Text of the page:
Friday, July 2, 2010

The Zen Art

Budo is definately a Zen process.
My last post, exploring inherent weaknesses and bad habits in my own technique, was well commented on by Sensei Strange.
He said:
"Lowry Sensei told me in a phone conversation that Budo is a Zen art, because every time you take to the mat you regain the beginners mind. You always find a problem that takes you right back to a beginning."
Perfectly put.
It reflected a passage in Nitobe's book Bushido that I had recently read and had yet to put into context.
"A foremost teacher of swordsmanship, when he saw his pupil master the utmost of his art, told him, 'Beyond this my instruction must give way to Zen teaching....'"
And while the student will have to come to terms with this Truth in order to advance his skill, it is likely that his training in swordsmanship was a lesson in Zen all along.


  1. that was a subconcious one--i have pisces on the brain..... what can i say?

  2. Heeeeeeeeeere fishy fishy fishy!

  3. 'Beyond this my instruction must give way to Zen teaching....'"

    That was one of my favorite lines of "Bushido".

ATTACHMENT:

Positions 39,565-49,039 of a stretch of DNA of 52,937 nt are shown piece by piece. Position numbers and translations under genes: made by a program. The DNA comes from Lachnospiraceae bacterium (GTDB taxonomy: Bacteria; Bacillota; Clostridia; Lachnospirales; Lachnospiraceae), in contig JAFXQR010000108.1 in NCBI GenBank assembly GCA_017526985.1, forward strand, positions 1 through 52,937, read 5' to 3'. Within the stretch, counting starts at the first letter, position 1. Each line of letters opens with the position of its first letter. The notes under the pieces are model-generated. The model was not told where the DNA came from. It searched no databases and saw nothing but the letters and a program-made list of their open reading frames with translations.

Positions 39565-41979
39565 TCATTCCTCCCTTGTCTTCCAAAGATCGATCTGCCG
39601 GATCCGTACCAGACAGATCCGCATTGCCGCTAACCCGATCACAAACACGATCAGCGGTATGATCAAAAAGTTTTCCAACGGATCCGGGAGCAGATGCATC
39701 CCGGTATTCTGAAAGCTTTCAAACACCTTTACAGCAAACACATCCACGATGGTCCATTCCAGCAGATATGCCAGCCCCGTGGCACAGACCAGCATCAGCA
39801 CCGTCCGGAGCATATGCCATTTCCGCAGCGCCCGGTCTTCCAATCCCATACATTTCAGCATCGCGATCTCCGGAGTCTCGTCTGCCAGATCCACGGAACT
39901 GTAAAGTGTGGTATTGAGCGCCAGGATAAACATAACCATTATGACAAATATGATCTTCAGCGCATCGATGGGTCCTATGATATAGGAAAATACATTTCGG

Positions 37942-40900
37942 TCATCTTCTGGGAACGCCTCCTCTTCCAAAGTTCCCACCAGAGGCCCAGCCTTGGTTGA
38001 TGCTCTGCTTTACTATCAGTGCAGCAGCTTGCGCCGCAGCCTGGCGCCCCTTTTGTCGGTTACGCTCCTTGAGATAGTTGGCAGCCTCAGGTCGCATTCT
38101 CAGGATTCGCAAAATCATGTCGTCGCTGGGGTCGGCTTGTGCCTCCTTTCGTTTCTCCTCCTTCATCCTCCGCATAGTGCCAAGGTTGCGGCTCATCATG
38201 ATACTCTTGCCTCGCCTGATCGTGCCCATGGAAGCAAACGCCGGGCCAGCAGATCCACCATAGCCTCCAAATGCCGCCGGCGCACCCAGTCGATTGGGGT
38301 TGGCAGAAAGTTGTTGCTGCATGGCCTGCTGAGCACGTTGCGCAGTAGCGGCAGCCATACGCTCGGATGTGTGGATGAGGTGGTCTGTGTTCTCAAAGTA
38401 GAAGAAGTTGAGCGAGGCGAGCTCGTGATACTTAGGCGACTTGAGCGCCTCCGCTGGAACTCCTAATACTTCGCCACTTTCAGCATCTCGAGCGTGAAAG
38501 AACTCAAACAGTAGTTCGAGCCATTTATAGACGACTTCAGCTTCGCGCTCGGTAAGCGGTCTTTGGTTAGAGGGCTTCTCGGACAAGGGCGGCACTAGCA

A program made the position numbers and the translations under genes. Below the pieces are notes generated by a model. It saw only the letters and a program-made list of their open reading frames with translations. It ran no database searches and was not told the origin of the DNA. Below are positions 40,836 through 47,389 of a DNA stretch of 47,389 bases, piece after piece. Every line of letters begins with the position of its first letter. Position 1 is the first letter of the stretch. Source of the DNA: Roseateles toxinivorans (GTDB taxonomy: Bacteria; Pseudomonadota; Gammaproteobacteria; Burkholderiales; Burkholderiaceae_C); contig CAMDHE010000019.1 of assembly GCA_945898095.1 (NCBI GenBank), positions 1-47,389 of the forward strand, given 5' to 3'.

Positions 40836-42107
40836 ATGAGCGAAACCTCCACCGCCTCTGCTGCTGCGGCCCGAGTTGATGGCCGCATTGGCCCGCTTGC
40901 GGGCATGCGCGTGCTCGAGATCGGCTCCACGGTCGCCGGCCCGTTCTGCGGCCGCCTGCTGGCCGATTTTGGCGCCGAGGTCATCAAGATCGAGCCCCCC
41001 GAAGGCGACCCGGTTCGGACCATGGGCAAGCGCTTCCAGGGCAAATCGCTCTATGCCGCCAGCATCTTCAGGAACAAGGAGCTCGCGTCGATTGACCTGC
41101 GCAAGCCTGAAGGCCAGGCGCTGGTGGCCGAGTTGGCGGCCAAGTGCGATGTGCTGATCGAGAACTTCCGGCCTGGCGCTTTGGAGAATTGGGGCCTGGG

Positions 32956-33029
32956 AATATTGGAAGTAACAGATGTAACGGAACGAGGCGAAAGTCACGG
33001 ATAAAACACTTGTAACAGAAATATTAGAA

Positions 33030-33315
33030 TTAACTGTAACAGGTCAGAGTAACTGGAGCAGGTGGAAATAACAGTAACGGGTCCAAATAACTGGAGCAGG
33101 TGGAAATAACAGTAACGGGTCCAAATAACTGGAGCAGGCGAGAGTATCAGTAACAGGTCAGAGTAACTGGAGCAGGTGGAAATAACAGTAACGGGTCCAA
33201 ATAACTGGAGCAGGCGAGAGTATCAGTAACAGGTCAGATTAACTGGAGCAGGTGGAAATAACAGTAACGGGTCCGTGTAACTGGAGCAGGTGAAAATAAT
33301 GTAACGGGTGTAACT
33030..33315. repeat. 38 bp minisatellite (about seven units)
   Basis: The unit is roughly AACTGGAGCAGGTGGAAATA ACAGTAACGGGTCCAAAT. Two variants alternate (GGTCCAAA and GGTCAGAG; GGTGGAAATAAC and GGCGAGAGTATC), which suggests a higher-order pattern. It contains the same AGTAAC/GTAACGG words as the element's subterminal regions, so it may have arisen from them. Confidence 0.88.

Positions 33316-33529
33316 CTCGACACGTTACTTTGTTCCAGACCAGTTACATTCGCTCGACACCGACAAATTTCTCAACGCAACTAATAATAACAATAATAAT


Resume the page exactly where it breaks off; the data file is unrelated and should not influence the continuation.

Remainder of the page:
I read in "Autumn Lightning" by Dave Lowry, an account of the famous Yagyu Menenori who stood face to face with a new student with swords in hand. The student said he had little experience with the sword, and since he had been promoted to guard someone of very high authority, he thought he should work on his poor sword skills. After standing for a few moments, Munenori was in awe of the man's presence, and judged him a liar, believing him to already have mastered the sword. The man reaffirmed that he honestly had very little training. Munenori asked how he could possibly have such a presence with the sword, and the man replied that he had pondered death his whole life, and came to the realization that he was not afraid of death. Munenori walked to where he kept his paper, wrote a certificate from his school for the young man right there on the spot, and handed it to him telling him there was nothing for him to learn at his dojo; he had already learned what was most important.